Regardless, each gives us what David Elliott masterfully calls “Bloody Prog™” and does so without hesitation. Indeed, each offers it without embarrassment or diversion, but with solidity of soul and mind.
Finally, but intimately related to the first two, each band releases things not with the expectation of conformity or uniformity or propaganda, but with full-blown art. Each band loves the art for the sake of the art, while never failing to recognize that art must have a context and an audience. Not to pander to, of course, but to meet, to leaven.
Life is simply too short not to praise where praise is due. Life is too short to ignore the beauty in front of us. And, no matter how dreary this world of insanities, of blood thirsty ideologies, of vague nihilisms, and of corporate cronyism, let us—with Plato—love what we ought to love.
The Tangent and Big Big Train have given us art not just for the immediate consumption of it, or for the year, 2013,—but for a generation and, if so worthy, for several generations, perhaps uncounted because uncountable.
[Ed. note–if there are any typos in this post, I apologize. I’ve been grading finals, and I’ve been holding my two-year old daughter on my lap. She’s a bit more into Barney than Tillison or Spawton at this point.]
Set in stone. Chiseled, carved, done. Or, at the very least, set in digital stone.
For the ever-growing number of Big Big Train devotees (now, called “Passengers” at the official Facebook BBT page, administered by everyone’s most huggable rugged handsome non-axe wielding, non-berserker Viking, Tobbe Janson), questions have been raised and discussed as to how BBT might successfully combine and meld English Electric 1 with 2 plus add 4 new songs.
How would they do it with what they’re calling English Electric Full Power? Would they make it all more of a story? Would the album become a full-blown concept with this final version? Where might Uncle Jack, his dog, or the curator stand at the end of the album? Actually, where do they stand in eternity?
The members of BBT have already stated that EE as a whole calls to mind–at least with a minimum of interpretation–the dignity of labor. Would the new ordering and the four new songs augment or detract from this noble theme?
Somewhat presumptuously, many of us Passengers proposed what we believed should be the track order, and I even took it upon myself to email Greg last spring with a list. Well, I am from Kansas, and we’re not known for being timid–look at that freak, Carrie Nation, who dedicated her life to hacking kegs and stills to bits, or to that well-intentioned but dehumanizing terrorist, John Brown, who cut the heads off of unsuspecting German immigrants.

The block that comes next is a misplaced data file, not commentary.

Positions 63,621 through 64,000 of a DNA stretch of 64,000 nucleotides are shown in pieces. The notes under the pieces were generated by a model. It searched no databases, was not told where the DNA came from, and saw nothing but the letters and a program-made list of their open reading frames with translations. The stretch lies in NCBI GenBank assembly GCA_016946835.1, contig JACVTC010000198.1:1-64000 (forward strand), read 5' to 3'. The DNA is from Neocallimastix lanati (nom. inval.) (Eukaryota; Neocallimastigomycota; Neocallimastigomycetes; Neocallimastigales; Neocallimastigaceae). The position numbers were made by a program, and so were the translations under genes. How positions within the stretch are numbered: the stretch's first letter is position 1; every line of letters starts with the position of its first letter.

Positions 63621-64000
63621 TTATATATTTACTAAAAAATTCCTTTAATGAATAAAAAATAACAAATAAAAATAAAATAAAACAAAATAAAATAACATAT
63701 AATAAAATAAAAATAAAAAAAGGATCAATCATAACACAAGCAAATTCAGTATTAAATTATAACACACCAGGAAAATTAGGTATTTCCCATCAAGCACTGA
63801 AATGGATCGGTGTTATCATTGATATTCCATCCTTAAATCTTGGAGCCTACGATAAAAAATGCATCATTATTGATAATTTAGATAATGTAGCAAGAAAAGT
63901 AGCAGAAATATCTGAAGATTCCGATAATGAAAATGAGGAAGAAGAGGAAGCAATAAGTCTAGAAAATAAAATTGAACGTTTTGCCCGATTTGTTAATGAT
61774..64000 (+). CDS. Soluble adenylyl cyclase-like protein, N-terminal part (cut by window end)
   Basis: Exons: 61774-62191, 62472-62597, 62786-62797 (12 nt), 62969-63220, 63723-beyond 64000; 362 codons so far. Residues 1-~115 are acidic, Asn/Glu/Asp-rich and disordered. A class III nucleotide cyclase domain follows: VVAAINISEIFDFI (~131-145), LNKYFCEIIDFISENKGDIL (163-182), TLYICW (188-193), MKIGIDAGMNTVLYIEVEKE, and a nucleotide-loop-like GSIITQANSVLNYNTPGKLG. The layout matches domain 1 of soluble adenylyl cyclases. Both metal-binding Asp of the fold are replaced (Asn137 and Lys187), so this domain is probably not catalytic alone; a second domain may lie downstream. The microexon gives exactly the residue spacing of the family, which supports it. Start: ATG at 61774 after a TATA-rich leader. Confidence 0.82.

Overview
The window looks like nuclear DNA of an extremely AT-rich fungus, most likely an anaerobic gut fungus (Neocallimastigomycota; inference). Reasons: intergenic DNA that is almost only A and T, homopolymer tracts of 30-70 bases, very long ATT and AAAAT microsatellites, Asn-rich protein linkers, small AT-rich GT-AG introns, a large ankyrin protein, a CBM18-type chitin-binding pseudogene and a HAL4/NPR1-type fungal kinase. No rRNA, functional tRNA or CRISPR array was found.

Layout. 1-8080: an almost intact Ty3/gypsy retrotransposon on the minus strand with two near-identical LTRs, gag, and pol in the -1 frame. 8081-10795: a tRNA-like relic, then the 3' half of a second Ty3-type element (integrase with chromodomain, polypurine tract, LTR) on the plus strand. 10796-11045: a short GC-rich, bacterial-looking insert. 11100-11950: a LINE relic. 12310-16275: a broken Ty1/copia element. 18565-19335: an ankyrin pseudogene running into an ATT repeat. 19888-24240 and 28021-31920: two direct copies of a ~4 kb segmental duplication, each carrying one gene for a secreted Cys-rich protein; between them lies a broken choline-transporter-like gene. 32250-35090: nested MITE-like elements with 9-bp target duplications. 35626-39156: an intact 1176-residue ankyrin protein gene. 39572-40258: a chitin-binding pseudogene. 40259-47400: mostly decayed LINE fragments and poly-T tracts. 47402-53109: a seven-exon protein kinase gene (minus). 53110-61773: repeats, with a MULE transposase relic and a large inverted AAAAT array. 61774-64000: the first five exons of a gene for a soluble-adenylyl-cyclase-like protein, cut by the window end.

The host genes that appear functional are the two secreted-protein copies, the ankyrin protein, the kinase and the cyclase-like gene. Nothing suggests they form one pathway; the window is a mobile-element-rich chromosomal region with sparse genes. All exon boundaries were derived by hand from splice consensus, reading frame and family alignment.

And, then, there’s the fact, for those who know me, that I can produce track lists like I can produce kids. No planning and lots and lots of results.
Or, that other pesky fact, that I’m so far into BBT that I could never even pretend objectivity. [Or, as one angry young man wrote to me after I praised The Tangent, “your head is so far up Andy’s @ss, you can’t even see sunlight.” Cool!; who wants to spend tons of time writing and thinking about things one doesn’t like? Not me! As Plato said, love what you love and hate what you hate, and be willing to state both. Guess what? I love BBT and The Tangent! And, just for the record, I’ve never even met Andy in person, so what was suggested is simply physically impossible.]
Admittedly, maybe I’m such such a fanboy that I’ve gone past subjective and into some kind of bizarre objectivity. You know, in the way Coleridge was so heretical that he approached orthodoxy. Or, maybe I’m just hoping that Greg and Co. will ask me to write the retrospective liner notes for the 20th anniversary release of EE Full Power. I’ll only be 66 then. Who knows? Even if I’m in the happy hunting grounds (I’m REALLY presuming now), I could ask the leader for some earth time. . . .
If you’ve read my bloviations this far, and you’re still interested in my thoughts on English Electric Full Volume, well, God bless you. A real editor would have removed the above rather quickly.
Back from the Blessed Isles of soulful prog realms. . . .
In my reviews of English Electric 1 and 2, I stated that these albums were the height of prog music perfection, the Selling England By the Pound of our day. I wouldn’t hesitate to proclaim this again and, perhaps, even more vocally and with more descriptives.